Have you reviewed your beneficiary designations lately? Many people name a beneficiary when they join the Employees' Retirement System (ERS) or at the time of their retirement, but then never review those documents again.
If you die in active service (while you are employed by a participating employer), or if you are off your employer's payroll for less than one year and not otherwise employed, your beneficiaries may be entitled to an ordinary death benefit. Since payment is made to the last beneficiaries you designate, you should periodically review your retirement information to make sure your beneficiary designations reflect your current wishes. Remember, we are obligated by law to pay the last beneficiaries you named any ordinary death benefit due, except in certain divorce, annulment or judicial separation cases.
There are two types of beneficiaries.
A primary beneficiary is the person who receives your death benefit. If you name more than one primary beneficiary, each will share the benefit equally, unless you indicate that specific percentages totaling 100 percent are to be paid (e.g., John Doe, 50 percent; Jane Doe, 25 percent; and Mary Doe, 25 percent).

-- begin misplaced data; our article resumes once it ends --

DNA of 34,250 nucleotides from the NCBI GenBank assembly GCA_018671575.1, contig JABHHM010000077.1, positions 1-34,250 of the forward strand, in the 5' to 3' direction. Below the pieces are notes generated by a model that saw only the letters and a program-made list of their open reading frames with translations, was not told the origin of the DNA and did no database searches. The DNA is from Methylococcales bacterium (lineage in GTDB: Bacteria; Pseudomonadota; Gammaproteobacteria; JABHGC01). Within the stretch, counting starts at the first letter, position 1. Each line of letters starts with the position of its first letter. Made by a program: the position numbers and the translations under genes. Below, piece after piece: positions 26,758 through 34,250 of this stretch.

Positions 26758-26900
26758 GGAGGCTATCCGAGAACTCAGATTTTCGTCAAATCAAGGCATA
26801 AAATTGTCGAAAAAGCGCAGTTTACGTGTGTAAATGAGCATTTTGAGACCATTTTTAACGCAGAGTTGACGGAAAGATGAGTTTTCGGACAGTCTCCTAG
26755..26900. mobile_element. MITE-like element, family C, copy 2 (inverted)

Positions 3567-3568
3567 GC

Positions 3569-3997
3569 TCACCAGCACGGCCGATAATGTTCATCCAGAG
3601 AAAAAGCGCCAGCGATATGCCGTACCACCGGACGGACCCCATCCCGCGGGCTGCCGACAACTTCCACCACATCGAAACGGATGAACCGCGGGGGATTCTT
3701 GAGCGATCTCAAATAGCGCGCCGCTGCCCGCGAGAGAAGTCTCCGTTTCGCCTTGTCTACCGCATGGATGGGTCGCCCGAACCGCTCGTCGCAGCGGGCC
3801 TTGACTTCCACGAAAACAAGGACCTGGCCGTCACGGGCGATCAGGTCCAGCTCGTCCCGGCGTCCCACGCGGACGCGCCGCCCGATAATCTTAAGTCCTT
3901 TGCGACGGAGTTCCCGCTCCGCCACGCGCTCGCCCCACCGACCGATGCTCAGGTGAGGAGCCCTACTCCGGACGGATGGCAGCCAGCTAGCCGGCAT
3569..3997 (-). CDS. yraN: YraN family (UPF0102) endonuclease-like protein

A contingent beneficiary will receive your death benefit only if all the primary beneficiaries die before you. Multiple contingent beneficiaries will share the benefit equally, unless you indicate that specific percentages are to be paid.
Q: How many individuals can I name as my beneficiaries?
A: You can name as many beneficiaries as you want, however, our Designation of Beneficiary form only permits you to name four primary and four contingent beneficiaries. If you wish to add more, please contact us so we may provide you with instructions on what to do.
Q: Do I have to designate my spouse or other family members as the beneficiary of my ordinary death benefit?
A: No. You may designate any person you choose. You can even name an organization, such as a charity or religious institution, or your estate.
Q: How do I add a beneficiary to the ones I've already designated?
A: Complete a new Desig-nation of Beneficiary form (RS5127) and submit it to us. (You can obtain this form online at www.osc.state.ny.us/retire/forms/rs5127-i.pdf.)
Include the names, addresses and birth dates of all the beneficiaries you wish to designate. After entering all the information, be sure to sign and date the form and have your signature notarized. The notary must include his or her date of notary expiration and should not be an interested party (i.e., a person designated as your beneficiary). Any alterations, including erasures or the use of correction fluid, will void the form.
Q: How can I get more information?
A: You can either refer to our publication, Life Changes: Why Should I Designate a Beneficiary?, available on our website at www.osc.state.ny.us/retire/publications/vo1706.htm, or contact our Call Center toll-free at 866-805-0990 or 518-474-7736 in the Albany area.